Friday, April 18, 2008

The myth of Babel comes alive: Babelswarm

In September of 2007, the Australia Council for the Arts announced the winners of its $20,000 (Aus Dollars) - then the equivalent of $4 million Lindens - Second Life arts residency.

Now, Adam Ramona (aka Adam Nash), Mashup Islander (aka Christopher Dodds), and Justin Clemens (a senior lecturer at the School of Culture and Communications, Melbourne University) have just unveiled the fruit of that grant: BabelSwarm.

I contacted Adam, whom I've written about before, and asked him to explain the concepts and workings behind this new effort.

Adam Ramona: Babelswarm is an interactive audiovisual installation based on the myth of Babel and the principles of swarming. It is a mixed reality installation, with a Real Life installation at the Lismore Regional Gallery, New South Wales, Australia...

...and a Second Life installation at the ACVA sim - Australian Centre for Virtual Art, (teleport directly from here).

Adam Ramona: All chat in the sim is monitored and stored to an online database. Voice triggers in the Real Life gallery, or interaction within the Second Life sim, trigger the sky to rain down phrases from the database. These phrases fall apart upon spawning, and the individual letters are programmed to try to reform the word they came from. Unfortunately for them, all they know is their original position in their word. They don't know what the word is or what letters they are. An emergent tower of letters forms, constantly recombining upon interaction with avatars and other letterforms. It is an emergent audiovisual interactive sculpture constructed dynamically by the users themselves.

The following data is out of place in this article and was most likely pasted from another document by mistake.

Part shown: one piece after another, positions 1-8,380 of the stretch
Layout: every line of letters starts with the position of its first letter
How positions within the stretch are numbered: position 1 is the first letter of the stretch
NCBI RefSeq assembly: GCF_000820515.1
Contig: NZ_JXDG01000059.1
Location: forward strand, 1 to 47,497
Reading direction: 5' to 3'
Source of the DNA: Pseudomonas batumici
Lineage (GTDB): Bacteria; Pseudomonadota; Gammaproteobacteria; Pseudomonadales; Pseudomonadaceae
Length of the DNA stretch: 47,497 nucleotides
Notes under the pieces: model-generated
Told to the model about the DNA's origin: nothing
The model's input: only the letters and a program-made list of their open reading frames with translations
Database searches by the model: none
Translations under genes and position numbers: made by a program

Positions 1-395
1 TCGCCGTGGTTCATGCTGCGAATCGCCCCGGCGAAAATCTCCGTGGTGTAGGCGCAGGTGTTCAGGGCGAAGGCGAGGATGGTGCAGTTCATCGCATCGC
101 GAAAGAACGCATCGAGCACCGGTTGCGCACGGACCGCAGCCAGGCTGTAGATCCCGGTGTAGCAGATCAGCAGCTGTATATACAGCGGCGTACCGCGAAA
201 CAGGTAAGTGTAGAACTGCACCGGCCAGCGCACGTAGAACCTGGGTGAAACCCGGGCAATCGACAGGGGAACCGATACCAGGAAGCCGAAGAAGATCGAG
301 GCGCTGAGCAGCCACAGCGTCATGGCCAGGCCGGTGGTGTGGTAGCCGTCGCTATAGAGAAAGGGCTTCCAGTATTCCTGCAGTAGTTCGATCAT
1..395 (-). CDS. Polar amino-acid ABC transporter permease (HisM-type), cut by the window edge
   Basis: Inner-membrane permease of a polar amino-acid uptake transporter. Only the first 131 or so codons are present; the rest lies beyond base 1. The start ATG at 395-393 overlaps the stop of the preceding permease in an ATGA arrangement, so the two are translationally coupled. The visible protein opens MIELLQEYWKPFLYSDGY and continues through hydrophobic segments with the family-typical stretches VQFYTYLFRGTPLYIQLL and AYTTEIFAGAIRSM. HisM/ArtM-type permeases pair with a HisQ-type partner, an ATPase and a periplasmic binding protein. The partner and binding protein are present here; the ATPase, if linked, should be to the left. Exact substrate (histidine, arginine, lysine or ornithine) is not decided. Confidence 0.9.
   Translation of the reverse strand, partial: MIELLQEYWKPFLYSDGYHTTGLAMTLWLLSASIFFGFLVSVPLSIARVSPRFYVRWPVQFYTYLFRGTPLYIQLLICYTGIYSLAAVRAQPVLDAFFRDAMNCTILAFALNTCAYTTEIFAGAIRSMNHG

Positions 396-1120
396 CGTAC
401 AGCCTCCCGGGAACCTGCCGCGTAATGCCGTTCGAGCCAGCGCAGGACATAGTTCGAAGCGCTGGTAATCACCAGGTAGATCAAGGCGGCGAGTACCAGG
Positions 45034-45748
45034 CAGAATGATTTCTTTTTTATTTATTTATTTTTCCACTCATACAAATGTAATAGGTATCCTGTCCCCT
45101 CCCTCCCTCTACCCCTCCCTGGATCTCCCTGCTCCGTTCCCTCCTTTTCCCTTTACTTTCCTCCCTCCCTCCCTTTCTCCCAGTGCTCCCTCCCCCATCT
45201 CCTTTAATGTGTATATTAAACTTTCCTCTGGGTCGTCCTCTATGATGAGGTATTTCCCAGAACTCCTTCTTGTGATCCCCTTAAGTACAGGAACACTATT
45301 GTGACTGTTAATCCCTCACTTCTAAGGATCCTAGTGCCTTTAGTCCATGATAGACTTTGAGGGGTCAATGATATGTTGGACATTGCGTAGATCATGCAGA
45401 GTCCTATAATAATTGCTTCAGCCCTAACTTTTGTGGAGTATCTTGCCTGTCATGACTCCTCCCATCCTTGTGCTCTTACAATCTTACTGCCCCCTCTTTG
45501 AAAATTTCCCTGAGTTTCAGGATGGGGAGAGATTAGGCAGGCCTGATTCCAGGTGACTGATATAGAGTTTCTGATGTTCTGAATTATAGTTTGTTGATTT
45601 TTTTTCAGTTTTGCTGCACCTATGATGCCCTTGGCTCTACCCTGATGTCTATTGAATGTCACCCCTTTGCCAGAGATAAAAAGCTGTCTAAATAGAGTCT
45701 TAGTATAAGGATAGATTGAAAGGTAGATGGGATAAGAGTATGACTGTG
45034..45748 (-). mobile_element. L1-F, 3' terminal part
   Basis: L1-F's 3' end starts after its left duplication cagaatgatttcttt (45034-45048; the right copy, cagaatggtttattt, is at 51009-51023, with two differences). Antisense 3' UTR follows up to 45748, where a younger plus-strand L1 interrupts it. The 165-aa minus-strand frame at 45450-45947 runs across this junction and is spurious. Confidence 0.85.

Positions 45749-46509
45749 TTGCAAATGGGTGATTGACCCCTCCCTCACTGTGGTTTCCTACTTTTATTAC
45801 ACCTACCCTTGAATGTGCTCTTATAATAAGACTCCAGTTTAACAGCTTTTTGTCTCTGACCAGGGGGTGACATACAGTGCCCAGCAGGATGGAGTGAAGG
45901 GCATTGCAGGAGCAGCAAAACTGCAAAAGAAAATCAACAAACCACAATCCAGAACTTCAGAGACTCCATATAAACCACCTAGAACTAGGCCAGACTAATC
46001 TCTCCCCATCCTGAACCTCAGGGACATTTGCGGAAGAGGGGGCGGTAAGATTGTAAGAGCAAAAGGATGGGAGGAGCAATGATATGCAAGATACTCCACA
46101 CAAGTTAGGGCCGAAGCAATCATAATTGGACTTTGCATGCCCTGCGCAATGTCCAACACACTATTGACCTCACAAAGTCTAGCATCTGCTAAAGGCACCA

Adam Ramona: Each letter chooses one of a range of sounds upon birth. These sounds are sourced from many different Real Life people saying the phrase "And the whole earth was of one language and of one speech," the first line of the Biblical story of Babel (Genesis 11), in their native language, including Cantonese, Greek, French, Italian, German, Spanish, Mandarin, Malay, Romanian, Singhalese and English. These sounds are harmonically effected using my rational scale. Each letter has two states: hibernation and seeking. When seeking, it is actively looking for other letters to reform its word with. When touched by an avatar in this state, the letter will die. When hibernating, it sits still waiting to be reactivated into a seeking state by either a touch/collision from an avatar or collision with a seeking letterform.


Now that BabelSwarm exists in both real and virtual form, the possibility of setting up that installation in other Real Life galleries and museums is entirely plausible. More information is available here.